Five Plus One is our weekly series of buyer’s guides. We pick a specific category and dig up five great options along with one that’s a little outside the norm.
The sad truth is that most people find a pair of sneakers they like, wear the until they are broken beyond repair, and then throw them in the trash without a second thought. While some sneakers are easily resoleable, the majority are not designed to be repaired to that degree.
However, that doesn’t mean all sneakers are built to the same standards. With quality construction methods and materials, even a pair of fabric sneakers can last a good long while. Learn all about the history of the sneaker and check out our picks below.
1) Converse: 70s Low Top All Star in Parchment
Converse produces some of the most iconic fabric sneakers on the market, and the Low Top All Stars are one of their many wonderful options. It’s constructed from an off-white canvas, and the sole features the classic blue and red stripes. The details of these sneakers are made to replicate those produced in the 1970’s, but the same is not true of all Converses. This is a limited edition model, which features additional cushioning, an extra-thick canvas, and higher than usual cup sole.
Available for $55 from Unionmade.
2) Doek: Oxford in Navy
Doek might not be a household name just yet, but they’ve been producing quality sneakers for quite a while now. This pair is constructed using a pattern similar to traditional oxfords, with closed lacing that begins underneath the vamp. This pair features a navy canvas with contrasting white laces and white cupsole, which wraps around the edge of the shoe. Like all of Doek’s sneakers, the oxfords come with a visible corn insole.
Available for ¥12000 from Doek.
3) The Hill-Side: Chukka Sneakers in Cotton/Hemp Indigo Denim
The Hill-Side’s Chukka Sneakers in Cotton/Hemp Indigo Denim are a new take on mid-height sneakers, taking most of its influence from chukka boots. Like all of The Hill-Side’s products, these sneakers are constructed with a fantastic eye for detail. They’re made from Japanese denim that is 55% hemp, with a sole featuring a herringbone-esque pattern. Each pair is finished with painted brass eyelets, twill-tape topped tongue, and a custom fabric insert.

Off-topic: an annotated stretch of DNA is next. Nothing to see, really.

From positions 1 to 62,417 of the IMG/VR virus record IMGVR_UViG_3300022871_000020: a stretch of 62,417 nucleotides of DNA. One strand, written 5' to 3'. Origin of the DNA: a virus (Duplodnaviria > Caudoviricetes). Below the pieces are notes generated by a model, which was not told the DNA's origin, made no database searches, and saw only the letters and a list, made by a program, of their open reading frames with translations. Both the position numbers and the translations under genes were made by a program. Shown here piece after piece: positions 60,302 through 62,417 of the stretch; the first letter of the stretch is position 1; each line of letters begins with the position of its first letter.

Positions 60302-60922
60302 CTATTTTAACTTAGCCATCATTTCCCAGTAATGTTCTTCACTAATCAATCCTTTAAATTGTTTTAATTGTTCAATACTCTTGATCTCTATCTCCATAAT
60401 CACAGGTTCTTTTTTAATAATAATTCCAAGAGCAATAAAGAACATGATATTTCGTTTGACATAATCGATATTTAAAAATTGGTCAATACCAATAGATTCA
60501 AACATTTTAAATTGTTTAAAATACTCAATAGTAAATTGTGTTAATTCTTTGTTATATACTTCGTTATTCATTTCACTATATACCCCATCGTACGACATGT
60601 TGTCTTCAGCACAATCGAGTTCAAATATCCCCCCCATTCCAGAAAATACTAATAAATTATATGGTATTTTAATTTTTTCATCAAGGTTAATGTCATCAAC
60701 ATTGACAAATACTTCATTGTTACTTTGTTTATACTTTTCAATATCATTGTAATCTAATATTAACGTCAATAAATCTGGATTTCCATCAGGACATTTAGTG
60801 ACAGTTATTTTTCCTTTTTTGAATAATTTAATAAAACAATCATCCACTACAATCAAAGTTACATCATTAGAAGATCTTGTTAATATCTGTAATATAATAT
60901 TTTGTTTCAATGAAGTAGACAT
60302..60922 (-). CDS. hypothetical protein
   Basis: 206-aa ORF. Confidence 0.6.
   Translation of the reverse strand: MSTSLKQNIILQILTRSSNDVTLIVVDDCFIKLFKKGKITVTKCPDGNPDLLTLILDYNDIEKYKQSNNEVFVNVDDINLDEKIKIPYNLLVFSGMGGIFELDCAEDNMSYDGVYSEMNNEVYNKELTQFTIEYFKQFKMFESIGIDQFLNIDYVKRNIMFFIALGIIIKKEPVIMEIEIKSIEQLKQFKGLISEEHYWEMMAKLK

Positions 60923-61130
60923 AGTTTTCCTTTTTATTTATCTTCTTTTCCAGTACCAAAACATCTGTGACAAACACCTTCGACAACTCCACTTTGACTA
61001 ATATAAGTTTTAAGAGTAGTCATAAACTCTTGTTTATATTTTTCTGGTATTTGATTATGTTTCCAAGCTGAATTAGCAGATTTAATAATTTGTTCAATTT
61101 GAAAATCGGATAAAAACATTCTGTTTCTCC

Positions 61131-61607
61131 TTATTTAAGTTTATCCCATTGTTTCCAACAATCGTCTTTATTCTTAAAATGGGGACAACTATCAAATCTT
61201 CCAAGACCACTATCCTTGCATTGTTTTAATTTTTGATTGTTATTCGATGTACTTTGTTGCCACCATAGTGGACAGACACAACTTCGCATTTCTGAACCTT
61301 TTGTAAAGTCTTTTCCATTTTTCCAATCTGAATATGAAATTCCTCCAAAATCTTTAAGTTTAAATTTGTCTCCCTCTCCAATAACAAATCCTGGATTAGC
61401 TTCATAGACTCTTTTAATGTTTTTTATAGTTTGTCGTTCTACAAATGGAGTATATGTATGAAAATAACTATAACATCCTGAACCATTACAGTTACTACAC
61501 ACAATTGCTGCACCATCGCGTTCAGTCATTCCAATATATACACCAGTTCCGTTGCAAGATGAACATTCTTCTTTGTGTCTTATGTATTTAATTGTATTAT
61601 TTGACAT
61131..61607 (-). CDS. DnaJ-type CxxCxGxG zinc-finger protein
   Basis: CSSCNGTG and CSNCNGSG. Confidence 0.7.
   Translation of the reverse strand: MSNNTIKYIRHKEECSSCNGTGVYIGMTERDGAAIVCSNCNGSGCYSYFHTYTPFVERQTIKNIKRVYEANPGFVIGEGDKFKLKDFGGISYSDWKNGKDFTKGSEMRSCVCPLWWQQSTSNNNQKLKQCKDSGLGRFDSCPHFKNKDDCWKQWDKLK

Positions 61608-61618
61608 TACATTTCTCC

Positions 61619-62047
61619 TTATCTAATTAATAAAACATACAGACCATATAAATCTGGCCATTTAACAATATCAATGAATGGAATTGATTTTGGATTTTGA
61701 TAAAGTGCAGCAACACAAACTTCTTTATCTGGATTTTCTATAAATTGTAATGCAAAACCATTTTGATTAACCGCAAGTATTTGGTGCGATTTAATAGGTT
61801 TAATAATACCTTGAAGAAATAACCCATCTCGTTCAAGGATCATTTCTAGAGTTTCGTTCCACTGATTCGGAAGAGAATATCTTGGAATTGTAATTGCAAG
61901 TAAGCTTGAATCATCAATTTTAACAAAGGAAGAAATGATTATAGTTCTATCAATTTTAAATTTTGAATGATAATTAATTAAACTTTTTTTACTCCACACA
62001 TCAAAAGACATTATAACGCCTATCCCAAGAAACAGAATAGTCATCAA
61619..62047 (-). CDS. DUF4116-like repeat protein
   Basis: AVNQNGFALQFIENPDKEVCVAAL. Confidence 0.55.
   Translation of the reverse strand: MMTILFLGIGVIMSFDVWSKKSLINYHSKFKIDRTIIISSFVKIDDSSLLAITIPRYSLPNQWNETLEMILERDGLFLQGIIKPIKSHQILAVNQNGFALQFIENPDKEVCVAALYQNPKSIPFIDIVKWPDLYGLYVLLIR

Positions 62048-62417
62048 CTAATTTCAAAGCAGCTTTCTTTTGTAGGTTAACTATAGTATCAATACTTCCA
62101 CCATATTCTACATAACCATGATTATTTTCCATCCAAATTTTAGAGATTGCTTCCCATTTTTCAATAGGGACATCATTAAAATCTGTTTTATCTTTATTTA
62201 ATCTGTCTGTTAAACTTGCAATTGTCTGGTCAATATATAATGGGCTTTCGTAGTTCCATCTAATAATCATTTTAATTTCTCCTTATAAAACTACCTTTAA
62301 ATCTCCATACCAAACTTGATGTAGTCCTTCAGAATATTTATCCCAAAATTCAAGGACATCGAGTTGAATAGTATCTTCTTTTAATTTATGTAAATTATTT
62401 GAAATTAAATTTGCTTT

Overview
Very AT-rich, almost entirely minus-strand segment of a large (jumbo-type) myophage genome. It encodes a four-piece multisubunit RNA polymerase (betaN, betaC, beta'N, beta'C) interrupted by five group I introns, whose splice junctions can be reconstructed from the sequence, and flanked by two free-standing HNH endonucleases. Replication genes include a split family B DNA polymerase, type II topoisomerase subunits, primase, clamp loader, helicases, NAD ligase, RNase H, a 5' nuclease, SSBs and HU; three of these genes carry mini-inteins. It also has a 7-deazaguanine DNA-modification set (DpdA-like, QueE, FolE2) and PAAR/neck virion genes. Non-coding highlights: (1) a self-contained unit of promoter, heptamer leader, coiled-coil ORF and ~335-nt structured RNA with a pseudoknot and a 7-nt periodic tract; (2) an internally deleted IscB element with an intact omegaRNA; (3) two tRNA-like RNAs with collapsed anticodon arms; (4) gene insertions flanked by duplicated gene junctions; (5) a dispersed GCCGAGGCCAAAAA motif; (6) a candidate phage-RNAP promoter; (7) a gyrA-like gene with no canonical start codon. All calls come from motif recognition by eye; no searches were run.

Available for $184 from The Hill-Side.
4) PF Flyers: Made in the USA Center Hi in Black
PF Flyers‘ Center Hi is a simple high-top sneaker, similar to those produced in the 1960s. It’s made from a heavyweight, 14oz. canvas, but with an understated leather toe cap. Sadly, it’s hard to find made-in-the-USA sneakers these days, which is why it’s so great to see PF Flyers producing some of their shoes domestically. In addition, this pair has a bunch of great construction details, including a pigskin lining, hand painted stripe on the sole, and vintage-inspired patch.
Available for $150 from PF Flyers.
5) Shoes Like Pottery: 01JP Low Sneaker in Yellow
Shoes Like Pottery produces some of the most understated and unique sneakers on the market. Their soles go through a process in which they are heated-treated in a kiln, y’know, like pottery. Each shoe is handsewn, a time-consuming process that is only done by a handful of companies, and are fully produced in Japan. This process results in sneakers that appear a bit rougher around the edges, but that’s a small price to pay for artisanal crafting.
Available for $125 at End Clothing.
Plus One – Red Cloud: R490R-BK
Red Cloud entered the denim scene a few years ago, and their unique fabrics helped them to gain a large following right off the bat. Their new line of sneakers, which the R490R-BK is a part of, features designs based on 1960’s fly fishing shoes. The ribbed toe cap is the most recognizable feature that was recycled into these sneakers, although it’s most commonly found on high-tops rather than low-tops. Be that as it may, the resulting sneakers are a unique reinterpretation of a classic that many have come to know and love.
Available for $109 at Tuckshop & Sundry Supplies.